Chris Green:  Hi, this is Chris Green from Ole Miss Law School. I’m curious. A lot of this discussion sounds like the sort of concern that at least, if a restriction on liberty had been involved, this would be a due process type issue. There’s questions about the extent to which it incorporates things akin to Confrontation Clause rights -- just the right to say, “Hey, why are you doing this? What’s the basis for this decision?” Was there -- and I just looked at the opinion. There wasn’t a word about due process. Was there anything in the briefing, or is that just turn on the fact this is a government benefit so it’s not a restriction of liberty?

 

Prof. Kent Barnett:  There was really only some stuff on the margins dealing with the procedural nature of this. From what I recall, the petitioner said several times he was not making a procedural claim. Instead, this was about substantial evidence and the nature of judicial review. And the government, in one key section that I recall, said, “Well, there’s good reason that they’re not making a procedural claim. And indeed, you shouldn’t think that the nature of this substantial evidence claim is somehow a backdoor due process claim.” Because there was an earlier decision called Consolidated Edison in which the Supreme Court separated out those two questions – one dealing with due processes, one dealing with substantial evidence.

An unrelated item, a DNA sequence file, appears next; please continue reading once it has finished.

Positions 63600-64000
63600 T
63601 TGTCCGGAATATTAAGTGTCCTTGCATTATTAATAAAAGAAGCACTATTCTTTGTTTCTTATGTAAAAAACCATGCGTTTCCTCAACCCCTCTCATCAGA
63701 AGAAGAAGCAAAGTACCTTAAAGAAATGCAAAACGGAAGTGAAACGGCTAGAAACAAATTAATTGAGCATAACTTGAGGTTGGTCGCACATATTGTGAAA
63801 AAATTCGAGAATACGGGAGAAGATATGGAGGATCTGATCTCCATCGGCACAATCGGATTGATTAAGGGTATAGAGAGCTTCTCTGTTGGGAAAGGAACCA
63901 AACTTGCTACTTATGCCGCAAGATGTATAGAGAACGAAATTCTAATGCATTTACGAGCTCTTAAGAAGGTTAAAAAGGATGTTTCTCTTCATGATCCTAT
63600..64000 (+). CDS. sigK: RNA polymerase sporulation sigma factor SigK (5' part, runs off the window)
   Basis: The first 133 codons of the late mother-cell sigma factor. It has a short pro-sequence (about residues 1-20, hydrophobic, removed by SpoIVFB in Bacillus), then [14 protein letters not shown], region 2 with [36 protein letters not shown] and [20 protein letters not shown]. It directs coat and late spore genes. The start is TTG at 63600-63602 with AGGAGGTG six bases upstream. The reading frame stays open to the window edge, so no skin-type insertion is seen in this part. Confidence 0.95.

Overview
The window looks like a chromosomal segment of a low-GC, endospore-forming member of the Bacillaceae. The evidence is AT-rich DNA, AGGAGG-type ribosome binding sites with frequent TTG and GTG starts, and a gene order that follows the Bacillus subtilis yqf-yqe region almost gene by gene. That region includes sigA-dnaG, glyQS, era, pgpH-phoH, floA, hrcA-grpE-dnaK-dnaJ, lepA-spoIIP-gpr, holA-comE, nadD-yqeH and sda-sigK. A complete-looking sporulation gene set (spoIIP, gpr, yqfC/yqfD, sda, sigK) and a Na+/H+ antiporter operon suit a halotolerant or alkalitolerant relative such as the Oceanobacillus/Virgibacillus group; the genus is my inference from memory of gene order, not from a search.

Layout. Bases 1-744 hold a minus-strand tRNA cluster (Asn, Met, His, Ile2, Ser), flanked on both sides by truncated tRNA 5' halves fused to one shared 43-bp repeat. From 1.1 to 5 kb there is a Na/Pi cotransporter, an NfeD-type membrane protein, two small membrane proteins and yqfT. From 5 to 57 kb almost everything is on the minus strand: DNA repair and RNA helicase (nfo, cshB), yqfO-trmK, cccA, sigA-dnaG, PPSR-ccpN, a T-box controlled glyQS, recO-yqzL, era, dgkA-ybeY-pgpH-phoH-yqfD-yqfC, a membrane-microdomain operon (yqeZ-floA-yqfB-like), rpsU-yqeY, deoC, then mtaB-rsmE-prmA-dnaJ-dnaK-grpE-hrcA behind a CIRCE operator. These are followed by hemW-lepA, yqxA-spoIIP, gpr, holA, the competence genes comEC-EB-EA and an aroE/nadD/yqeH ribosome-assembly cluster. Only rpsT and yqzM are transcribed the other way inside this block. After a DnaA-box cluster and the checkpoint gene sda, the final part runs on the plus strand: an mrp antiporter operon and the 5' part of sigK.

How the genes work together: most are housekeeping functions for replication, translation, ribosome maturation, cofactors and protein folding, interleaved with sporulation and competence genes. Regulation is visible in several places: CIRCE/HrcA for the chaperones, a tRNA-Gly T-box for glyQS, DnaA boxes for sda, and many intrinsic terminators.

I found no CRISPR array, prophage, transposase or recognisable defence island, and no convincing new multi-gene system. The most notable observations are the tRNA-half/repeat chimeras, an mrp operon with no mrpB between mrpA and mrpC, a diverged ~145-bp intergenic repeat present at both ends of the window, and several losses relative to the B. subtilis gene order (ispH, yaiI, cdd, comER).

And then, the government used that decision to say “All that they are bringing here is the substantial evidence claims. So any due process concerns that you have, you can leave those on the cutting room floor.” And the key question I had throughout my notes in this case, when reading the opinions and the briefing, was why? What is the problem with the procedural claim? Why aren’t they making more of that? And I don’t know if just thought that Perales, with its very liberal understanding of what discretion agencies have, was sufficient to make the claim not cert worthy. Dick, I don’t know what your thoughts were?